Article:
Islamic preacher and televangelist Zakir Naik today issued an open letter to India in which he has termed the five-year ban on his Islamic Research Foundation (IRF) as an attack on "Muslims, peace, democracy and justice". Titled 'Facing The Foregone Conclusion', the letter also alleges that the ban was timed with the "demonetisation fiasco" to avert resistance and divert media attention. The 51-year-old has also asked why the Unlawful Activities Prevention Act (UAPA) does not apply to BJP MP Yogi Adityanath and right-wing leader Sadhvi Prachi, who are also seen making inflammatory speeches.
"The law does not seem to apply to the likes of Rajeshwar Singh, Yogi Adityanath and Sadhvi Prachi who continue to make inflammatory speeches aimed at inciting communal hatred for mere political mileage," he wrote.
Last week, the government banned the IRF and declared it a terrorist organisation under the UAPA for five years.
"Let us not be gullible to think this was just an attack on me. It is an attack on whom I represent, the Indian Muslims. It is an attack on peace, democracy and justice. I will pursue all legal options to repeal this ban," the IRF founder said.
Naik is currently out of the country, and reportedly believed to be somewhere in Africa. Away from India since the past few months, the controversial evangelist did not come to attend the funeral of his father Abdul K. Naik, who died on October 30.
Here's the full text of Zakir Naik's open letter to India
"NOT GIVEN A CHANCE TO ANSWER"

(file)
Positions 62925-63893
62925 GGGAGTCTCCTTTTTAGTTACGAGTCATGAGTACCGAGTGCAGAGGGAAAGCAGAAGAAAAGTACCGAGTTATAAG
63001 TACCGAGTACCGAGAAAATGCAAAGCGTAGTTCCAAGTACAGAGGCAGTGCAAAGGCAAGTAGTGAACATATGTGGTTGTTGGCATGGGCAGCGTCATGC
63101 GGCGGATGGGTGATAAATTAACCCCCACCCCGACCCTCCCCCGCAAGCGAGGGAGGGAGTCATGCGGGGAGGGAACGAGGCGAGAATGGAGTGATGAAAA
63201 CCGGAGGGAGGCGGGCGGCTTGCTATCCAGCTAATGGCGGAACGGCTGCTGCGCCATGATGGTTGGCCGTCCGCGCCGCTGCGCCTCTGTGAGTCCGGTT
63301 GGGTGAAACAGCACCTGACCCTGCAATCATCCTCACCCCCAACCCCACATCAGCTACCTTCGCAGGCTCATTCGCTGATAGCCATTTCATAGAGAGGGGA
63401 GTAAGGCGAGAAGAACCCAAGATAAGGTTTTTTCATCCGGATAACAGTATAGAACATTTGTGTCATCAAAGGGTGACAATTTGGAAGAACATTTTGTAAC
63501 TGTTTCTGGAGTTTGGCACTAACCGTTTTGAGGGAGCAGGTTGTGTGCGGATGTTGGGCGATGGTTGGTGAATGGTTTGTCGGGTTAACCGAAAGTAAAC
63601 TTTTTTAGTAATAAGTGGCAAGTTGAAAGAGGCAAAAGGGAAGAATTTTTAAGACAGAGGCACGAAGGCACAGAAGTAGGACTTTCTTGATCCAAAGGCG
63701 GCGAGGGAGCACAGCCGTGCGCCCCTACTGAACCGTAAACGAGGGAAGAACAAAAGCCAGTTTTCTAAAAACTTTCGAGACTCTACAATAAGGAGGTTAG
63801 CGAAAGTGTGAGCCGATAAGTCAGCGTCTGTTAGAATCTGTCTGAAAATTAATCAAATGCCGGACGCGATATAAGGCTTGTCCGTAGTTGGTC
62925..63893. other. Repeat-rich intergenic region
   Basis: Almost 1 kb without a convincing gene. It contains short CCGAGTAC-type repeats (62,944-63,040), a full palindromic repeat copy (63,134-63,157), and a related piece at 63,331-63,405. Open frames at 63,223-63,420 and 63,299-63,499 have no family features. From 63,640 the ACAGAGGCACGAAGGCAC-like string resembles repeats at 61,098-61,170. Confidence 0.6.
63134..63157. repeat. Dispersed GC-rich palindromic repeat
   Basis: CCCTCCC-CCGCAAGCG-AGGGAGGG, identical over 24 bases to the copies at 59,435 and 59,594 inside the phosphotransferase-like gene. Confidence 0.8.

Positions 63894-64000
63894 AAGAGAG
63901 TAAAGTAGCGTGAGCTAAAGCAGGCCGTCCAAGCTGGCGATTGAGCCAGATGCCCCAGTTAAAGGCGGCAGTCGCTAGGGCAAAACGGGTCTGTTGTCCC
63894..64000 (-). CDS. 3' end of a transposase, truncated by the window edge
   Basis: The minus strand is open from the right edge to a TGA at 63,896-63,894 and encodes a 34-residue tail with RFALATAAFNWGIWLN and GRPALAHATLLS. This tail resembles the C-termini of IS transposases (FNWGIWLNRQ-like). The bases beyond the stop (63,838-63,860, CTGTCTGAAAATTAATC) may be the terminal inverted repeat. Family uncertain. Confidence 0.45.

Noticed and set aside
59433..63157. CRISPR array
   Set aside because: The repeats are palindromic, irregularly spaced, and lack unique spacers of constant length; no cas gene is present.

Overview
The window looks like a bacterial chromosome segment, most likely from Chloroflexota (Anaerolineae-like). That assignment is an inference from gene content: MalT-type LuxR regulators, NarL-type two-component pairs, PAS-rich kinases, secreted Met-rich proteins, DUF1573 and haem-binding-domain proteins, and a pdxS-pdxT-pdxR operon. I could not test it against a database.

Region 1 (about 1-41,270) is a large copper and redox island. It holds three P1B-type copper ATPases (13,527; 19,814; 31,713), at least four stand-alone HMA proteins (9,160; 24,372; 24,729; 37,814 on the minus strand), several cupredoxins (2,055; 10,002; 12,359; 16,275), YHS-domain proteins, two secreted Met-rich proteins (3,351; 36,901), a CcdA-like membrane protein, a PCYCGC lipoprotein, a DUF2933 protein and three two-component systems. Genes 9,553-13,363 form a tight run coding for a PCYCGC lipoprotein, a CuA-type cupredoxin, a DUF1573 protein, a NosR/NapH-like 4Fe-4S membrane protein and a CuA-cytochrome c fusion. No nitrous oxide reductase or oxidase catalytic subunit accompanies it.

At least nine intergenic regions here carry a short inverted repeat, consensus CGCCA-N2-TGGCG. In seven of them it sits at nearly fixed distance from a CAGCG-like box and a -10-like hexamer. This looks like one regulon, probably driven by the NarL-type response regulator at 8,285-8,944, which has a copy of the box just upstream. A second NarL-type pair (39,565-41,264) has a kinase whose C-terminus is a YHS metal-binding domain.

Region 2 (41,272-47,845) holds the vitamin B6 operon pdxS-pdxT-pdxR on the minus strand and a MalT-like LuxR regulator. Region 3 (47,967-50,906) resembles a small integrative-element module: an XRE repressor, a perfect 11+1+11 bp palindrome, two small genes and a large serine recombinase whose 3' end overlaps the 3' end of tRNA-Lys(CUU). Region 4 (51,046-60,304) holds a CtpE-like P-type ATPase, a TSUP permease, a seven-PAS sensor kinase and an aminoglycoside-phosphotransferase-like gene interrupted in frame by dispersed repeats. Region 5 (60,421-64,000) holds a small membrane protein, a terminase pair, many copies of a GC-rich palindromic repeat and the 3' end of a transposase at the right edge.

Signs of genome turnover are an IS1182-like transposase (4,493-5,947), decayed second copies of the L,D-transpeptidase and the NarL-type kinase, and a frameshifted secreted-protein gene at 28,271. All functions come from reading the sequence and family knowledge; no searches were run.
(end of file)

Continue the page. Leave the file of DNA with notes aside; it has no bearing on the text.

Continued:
The 51-year-old preacher said he has been banned by the government without being given a chance to answer any question.
"Before investigations were done, even before reports submitted, the ban was already decided. IRF was to be banned. Whether it was owing to my religion or some other reason, does not matter. What now matters is that my work of 25 years - completely lawful work - has been banned. And that is the most unfortunate thing for this country," Naik said in his letter.
"No notice, summons, calls, no contact was ever made with me to get my side of the story. I kept offering my help but it wasn't taken," he wrote.
Last week, the National Investigation Agency (NIA) raided multiple locations linked to the IRF, an office of Peace TV owned by him, residences of various office bearers of the NGO and the TV channel, and froze a bank account.
The IRF shot into limelight following allegations that Naik's teachings and preachings had inspired terror strikes, including the terror siege on a Dhaka cafe in July this year that left over 20 people, mostly foreigners including an Indian woman, dead.